Testing for COVID: PCR vs Serology


There has been some confusion over the different tests used to confirm a positive case of COVID-19.

The two most common tests are the PCR and serology tests.

The PCR test is used by the Department of Public Health and Social Services to confirm a case of COVID-19. It actually detects the presence of the coronavirus.

The other method is called a serology test, which only detects the presence of the antibodies that form to fight the disease.

Guam Memorial Hospital administrator Lillian Perez-Posadas spoke to PNC about the difference between the two.

“A serology test is testing for the antibodies meaning the antibodies that your body generates from an infection, which is the COVID. So that’s what’s its showing, the anti-body level, the Selex. The PCR … it tests the actual virus in the individual’s system that shows if there is active infection,” Posadas said.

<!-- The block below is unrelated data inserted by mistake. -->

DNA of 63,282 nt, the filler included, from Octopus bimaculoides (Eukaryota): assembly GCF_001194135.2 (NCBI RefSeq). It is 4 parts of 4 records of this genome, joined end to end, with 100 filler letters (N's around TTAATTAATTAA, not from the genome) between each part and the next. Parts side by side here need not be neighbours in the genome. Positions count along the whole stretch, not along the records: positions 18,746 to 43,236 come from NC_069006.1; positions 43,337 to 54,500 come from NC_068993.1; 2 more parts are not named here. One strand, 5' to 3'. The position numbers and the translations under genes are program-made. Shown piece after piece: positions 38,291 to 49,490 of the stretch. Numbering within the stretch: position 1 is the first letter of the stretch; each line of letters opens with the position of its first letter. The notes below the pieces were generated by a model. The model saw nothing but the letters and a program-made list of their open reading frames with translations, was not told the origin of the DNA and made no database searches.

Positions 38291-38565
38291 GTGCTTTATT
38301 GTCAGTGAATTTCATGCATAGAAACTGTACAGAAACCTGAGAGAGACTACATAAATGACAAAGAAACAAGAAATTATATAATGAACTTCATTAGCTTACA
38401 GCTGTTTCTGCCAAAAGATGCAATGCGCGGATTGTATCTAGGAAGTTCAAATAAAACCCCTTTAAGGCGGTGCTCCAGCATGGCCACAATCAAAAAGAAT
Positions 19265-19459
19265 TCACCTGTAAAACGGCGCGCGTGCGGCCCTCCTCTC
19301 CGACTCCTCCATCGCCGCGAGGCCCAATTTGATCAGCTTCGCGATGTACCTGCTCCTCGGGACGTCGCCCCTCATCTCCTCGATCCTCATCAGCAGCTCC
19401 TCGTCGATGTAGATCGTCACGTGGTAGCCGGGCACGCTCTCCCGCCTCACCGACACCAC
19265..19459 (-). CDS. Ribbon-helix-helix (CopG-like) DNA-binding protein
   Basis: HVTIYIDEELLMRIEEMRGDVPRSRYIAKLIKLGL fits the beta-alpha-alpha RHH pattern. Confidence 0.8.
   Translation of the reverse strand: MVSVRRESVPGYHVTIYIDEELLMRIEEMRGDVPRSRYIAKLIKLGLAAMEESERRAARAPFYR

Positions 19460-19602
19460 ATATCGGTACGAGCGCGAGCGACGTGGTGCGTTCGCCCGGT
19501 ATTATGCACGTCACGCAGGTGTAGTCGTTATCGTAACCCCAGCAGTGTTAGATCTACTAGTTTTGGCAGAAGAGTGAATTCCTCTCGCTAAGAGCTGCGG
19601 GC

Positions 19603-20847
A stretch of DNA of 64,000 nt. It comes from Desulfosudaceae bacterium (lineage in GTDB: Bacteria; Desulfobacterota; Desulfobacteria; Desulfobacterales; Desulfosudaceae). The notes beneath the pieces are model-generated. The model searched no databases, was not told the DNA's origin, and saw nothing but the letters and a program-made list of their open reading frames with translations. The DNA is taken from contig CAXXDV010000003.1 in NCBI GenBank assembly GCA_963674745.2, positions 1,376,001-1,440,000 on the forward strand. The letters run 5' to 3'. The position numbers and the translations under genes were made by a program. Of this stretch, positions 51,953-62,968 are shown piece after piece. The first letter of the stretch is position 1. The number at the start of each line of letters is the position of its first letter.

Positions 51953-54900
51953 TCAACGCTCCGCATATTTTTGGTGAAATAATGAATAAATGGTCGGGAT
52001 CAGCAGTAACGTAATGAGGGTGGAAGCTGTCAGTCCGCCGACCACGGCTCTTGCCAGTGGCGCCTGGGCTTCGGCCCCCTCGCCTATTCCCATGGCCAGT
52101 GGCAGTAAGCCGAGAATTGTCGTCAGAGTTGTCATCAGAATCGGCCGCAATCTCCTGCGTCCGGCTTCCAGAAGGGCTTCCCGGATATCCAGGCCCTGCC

GMH does not use the PCR test, said Posadas. It takes about a day to get the results, she said.

Instead, GMH uses the Abbott ID to detect the virus, like the OPCR test. But it is much quicker. The results are available in 15 to 30 minutes.

Earlier concerns about Abbott ID’s accuracy have been resolved, said Posadas. “it’s very reliable,” she said.